As Wisconsin schools prepare to give new standardized tests this spring, teachers and administrators say the time, effort and money they’re putting into the exams may be pointless.
That’s because Gov. Scott Walker’s budget calls for scrapping the new tests next year before school officials can analyze the results.
The Smarter Balanced test, which will be known as The Badger Exam in Wisconsin, is linked to the Common Core State Standards, which spell out what skills students in each grade should master in reading and math. The Smarter Balanced testing consortium intends for the test to make it easier to compare not only schools to each other, but states as well.
The Badger Exam will test students in grades 3-8. It will replace the Wisconsin Knowledge and Concepts Exam.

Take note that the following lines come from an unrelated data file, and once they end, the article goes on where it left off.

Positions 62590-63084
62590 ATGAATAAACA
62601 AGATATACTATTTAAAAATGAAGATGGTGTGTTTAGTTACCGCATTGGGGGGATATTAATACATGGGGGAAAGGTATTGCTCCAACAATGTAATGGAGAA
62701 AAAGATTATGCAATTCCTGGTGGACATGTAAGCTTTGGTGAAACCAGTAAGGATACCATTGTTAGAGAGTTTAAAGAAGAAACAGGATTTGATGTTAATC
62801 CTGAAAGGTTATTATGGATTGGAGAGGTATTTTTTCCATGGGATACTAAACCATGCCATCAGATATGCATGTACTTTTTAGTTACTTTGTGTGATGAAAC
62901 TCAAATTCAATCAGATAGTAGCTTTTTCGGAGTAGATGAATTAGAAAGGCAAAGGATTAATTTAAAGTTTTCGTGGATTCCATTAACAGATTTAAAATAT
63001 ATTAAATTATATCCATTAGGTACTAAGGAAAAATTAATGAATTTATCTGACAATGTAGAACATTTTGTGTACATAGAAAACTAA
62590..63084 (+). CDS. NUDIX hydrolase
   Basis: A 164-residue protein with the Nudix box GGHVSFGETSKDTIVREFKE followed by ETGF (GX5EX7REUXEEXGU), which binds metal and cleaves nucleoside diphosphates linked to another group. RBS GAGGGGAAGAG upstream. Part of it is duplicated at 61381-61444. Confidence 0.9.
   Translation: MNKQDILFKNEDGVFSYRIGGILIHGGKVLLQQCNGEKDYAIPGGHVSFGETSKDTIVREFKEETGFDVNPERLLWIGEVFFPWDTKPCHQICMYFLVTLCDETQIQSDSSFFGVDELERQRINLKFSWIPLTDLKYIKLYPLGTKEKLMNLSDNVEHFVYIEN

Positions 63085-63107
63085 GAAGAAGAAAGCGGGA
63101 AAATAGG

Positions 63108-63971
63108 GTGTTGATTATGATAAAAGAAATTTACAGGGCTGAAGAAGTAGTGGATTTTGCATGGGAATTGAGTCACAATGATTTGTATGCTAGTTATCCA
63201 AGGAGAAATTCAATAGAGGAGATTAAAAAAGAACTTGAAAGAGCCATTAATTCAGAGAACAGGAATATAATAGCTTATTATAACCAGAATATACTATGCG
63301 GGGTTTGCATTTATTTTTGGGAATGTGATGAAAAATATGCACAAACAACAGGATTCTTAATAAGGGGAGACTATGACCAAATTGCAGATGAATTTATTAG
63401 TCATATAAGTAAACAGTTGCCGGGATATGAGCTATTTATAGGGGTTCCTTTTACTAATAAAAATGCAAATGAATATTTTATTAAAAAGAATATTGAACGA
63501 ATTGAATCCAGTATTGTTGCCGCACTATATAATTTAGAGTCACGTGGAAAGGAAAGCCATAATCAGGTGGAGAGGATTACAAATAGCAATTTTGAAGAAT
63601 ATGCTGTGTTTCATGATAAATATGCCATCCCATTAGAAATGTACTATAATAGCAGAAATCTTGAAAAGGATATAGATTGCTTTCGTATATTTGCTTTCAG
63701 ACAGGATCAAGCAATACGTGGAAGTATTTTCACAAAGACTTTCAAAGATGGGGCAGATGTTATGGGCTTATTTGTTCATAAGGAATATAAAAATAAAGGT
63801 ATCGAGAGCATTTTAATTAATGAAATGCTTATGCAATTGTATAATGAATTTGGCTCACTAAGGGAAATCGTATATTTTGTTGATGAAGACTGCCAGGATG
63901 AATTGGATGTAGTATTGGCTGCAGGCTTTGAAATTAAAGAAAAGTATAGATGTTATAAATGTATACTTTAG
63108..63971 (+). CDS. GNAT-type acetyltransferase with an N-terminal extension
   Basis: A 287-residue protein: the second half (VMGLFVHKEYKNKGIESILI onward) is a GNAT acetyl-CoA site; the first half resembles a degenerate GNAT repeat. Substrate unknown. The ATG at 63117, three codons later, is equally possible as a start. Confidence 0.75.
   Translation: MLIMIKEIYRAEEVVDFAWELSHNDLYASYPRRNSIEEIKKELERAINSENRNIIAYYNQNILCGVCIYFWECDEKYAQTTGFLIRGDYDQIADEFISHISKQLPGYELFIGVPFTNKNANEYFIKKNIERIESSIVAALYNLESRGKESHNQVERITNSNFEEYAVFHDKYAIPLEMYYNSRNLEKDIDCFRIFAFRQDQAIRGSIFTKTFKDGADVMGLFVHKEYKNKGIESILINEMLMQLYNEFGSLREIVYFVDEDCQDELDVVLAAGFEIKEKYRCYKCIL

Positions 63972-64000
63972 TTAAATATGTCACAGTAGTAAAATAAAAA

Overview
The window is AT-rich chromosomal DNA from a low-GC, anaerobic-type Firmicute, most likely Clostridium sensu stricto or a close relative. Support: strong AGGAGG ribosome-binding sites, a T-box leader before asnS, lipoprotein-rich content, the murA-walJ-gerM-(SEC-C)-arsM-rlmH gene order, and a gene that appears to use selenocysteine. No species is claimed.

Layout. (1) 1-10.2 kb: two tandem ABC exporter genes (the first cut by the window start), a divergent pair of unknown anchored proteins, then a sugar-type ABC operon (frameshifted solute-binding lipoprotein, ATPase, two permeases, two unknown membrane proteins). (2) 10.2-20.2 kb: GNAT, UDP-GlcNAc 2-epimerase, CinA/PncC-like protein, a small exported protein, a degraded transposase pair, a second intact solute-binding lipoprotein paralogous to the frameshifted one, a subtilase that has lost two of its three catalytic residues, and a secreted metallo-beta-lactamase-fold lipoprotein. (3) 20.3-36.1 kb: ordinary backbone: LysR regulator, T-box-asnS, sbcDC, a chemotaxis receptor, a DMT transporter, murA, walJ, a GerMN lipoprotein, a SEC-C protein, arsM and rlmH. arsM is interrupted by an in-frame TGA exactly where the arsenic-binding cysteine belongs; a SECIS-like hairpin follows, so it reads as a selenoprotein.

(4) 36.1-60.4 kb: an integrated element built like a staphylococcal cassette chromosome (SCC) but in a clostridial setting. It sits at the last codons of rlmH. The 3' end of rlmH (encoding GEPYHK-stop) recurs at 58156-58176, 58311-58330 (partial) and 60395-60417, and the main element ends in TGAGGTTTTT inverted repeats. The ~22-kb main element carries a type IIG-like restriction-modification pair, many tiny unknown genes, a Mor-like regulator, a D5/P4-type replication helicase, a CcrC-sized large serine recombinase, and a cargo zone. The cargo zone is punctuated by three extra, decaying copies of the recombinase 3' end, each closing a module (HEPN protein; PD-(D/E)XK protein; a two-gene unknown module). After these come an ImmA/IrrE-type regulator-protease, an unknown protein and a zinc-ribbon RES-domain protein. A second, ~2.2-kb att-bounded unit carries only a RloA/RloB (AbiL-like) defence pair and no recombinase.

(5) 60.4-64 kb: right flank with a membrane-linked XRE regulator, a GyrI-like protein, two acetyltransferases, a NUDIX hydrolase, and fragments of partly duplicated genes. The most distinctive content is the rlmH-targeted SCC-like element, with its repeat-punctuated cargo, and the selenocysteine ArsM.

But Walker, like many Republicans, is critical of the Common Core and the federal role in education, and wants schools to make other choices for which tests to use.
Walker’s intention to abandon the new tests has been met with confusion and dismay by school officials who have spent the past couple years getting prepared for the switch, News-Herald Media reported Sunday.
“It’s very frustrating to feel so devalued in the world of education. Anyone in the field of public education feels that the work we’re doing is not valued whatsoever, and that’s very disheartening,” said Colleen Dickmann, superintendent of Wisconsin Rapids Public Schools.
Attila Weninger, superintendent of the Stevens Point Area Public School District, said she has yet to hear a good explanation for why schools should abandon Smarter Balanced.
“Nobody is listening or wants to hear from those in the field: teachers, administrators, students, school board members,” Weninger said. “It’s a monumental waste of money and somebody needs to stand up and say, ‘We’re not going to do that anymore.’ We’ve spent thousands of hours, and therefore dollars, preparing.”